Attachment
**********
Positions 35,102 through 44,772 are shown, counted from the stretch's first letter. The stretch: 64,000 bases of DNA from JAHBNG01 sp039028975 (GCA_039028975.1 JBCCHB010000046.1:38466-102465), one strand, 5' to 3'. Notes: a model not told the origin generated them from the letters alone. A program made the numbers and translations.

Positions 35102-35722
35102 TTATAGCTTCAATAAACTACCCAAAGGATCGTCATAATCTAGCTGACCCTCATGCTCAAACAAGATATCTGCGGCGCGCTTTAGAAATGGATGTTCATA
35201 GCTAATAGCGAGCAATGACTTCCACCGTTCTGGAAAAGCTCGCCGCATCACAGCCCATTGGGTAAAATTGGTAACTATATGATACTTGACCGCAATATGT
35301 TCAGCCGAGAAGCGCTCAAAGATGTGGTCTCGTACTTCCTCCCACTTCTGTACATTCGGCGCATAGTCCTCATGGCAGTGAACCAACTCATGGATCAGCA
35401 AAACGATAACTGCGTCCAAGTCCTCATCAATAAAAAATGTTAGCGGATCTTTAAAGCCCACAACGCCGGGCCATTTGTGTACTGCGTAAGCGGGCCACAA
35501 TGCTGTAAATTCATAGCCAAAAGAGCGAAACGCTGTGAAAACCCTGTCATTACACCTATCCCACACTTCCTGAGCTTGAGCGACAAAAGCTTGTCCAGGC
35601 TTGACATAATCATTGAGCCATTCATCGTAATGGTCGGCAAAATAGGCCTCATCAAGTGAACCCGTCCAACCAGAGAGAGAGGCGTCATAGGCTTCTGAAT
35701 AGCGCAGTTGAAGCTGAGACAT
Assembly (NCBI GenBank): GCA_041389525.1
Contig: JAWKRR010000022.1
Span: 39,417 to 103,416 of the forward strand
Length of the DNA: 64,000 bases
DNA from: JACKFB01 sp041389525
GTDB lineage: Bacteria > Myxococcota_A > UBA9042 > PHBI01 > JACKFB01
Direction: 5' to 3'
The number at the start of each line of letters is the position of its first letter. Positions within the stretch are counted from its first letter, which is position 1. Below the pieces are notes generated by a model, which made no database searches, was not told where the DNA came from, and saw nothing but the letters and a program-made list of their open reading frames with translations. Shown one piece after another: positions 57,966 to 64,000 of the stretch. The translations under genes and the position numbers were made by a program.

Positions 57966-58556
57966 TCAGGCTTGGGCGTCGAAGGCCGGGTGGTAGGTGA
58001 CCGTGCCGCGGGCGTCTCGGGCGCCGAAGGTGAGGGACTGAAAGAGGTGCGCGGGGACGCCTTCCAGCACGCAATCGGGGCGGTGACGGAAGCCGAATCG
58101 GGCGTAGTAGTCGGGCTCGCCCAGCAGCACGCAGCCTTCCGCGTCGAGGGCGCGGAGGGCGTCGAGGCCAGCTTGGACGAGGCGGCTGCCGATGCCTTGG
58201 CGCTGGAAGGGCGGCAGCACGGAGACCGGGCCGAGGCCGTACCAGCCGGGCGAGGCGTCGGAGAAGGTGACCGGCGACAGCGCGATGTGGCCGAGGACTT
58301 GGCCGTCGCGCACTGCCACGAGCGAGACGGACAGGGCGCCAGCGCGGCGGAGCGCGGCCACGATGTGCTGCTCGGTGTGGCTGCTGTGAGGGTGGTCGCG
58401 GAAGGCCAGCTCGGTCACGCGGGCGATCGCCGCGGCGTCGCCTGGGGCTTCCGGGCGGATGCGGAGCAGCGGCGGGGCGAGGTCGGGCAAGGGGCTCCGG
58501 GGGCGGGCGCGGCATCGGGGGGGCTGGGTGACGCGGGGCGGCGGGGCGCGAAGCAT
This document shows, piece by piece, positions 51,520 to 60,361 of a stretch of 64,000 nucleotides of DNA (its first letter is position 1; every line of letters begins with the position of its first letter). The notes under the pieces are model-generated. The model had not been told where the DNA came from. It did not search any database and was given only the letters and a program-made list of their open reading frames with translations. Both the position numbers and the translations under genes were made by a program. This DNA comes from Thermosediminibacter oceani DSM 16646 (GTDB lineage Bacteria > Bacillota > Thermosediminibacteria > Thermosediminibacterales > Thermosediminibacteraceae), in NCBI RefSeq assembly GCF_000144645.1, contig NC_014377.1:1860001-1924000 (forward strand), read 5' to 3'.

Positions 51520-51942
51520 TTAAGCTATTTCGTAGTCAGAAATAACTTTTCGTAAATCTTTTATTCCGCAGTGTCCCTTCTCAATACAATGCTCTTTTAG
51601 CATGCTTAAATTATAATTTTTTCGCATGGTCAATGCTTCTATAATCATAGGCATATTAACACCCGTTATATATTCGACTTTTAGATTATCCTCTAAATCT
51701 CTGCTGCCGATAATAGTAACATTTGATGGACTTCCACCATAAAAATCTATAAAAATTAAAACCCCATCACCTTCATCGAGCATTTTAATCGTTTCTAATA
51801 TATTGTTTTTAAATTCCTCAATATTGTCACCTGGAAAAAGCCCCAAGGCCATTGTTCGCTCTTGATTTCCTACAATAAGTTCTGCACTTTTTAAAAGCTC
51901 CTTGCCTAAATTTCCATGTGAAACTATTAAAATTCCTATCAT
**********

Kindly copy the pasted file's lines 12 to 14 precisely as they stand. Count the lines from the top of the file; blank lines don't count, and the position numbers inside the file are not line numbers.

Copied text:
Span: 39,417 to 103,416 of the forward strand
Length of the DNA: 64,000 bases
DNA from: JACKFB01 sp041389525